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Ann Oncol. 2007 Feb;18(2):226-32. Epub 2006 Nov 20.

Opposite immune functions of GM-CSF administered as vaccine adjuvant in cancer patients.

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Unit of Immunotherapy of Human Tumors, Department of Innovative Therapies, Istituto Nazionale Tumori, Milan, Italy.


Granulocyte-macrophage colony-stimulating factor (GM-CSF) has been and is still widely used as an adjuvant in clinical trials of vaccination with autologous tumor cells, peptides and/or dendritic cells in a variety of human neoplasms. This cytokine was administered either as product of gene-transduced tumor cells or as recombinant protein together with the vaccine given subcutaneously or intradermally. Results of these trials were heterogeneous in terms of induction of vaccine-specific immune response and of clinical response. Though in some of these studies GM-CSF appeared to help in generating an immune response, in others no effect or even a suppressive effect was reported. Here, we review the literature dealing with the immune adjuvant activity of GM-CSF both in animal models and clinical trials. As a consequence of such analysis, we conclude that GM-CSF may increase the vaccine-induced immune response when administered repeatedly at relatively low doses (range 40-80 microg for 1-5 days) whereas an opposite effect was often reported at dosages of 100-500 microg. The potential mechanisms of the GM-CSF-mediated immune suppression are discussed at the light of studies describing the activation and expansion of myeloid suppressor cells by endogenous tumor-derived or exogenous GM-CSF.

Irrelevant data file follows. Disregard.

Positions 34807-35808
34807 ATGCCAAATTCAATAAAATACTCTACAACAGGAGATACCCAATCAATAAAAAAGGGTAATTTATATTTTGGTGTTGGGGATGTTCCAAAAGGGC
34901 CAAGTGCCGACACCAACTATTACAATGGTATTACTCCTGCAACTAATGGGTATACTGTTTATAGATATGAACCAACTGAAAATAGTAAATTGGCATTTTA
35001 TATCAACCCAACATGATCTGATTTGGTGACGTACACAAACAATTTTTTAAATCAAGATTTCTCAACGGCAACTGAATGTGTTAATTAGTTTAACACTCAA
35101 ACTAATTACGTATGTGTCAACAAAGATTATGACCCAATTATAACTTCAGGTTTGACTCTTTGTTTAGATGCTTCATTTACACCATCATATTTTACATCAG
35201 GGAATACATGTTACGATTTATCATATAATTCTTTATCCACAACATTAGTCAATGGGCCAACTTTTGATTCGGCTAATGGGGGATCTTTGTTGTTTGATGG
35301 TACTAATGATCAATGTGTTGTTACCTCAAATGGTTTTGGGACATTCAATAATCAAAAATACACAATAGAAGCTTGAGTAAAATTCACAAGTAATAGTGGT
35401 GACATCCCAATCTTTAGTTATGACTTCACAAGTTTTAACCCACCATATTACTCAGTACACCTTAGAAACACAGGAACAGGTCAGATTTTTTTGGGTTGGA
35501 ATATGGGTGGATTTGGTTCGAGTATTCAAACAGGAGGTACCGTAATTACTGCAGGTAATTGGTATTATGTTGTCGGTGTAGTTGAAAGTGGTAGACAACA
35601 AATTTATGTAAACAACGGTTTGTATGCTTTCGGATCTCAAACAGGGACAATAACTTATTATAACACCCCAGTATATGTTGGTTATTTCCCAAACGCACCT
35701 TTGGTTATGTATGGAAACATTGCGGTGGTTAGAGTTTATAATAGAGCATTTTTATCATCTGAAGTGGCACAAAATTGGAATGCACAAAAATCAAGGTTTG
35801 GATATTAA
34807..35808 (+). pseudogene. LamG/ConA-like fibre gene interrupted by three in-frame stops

[Indexed for MEDLINE]

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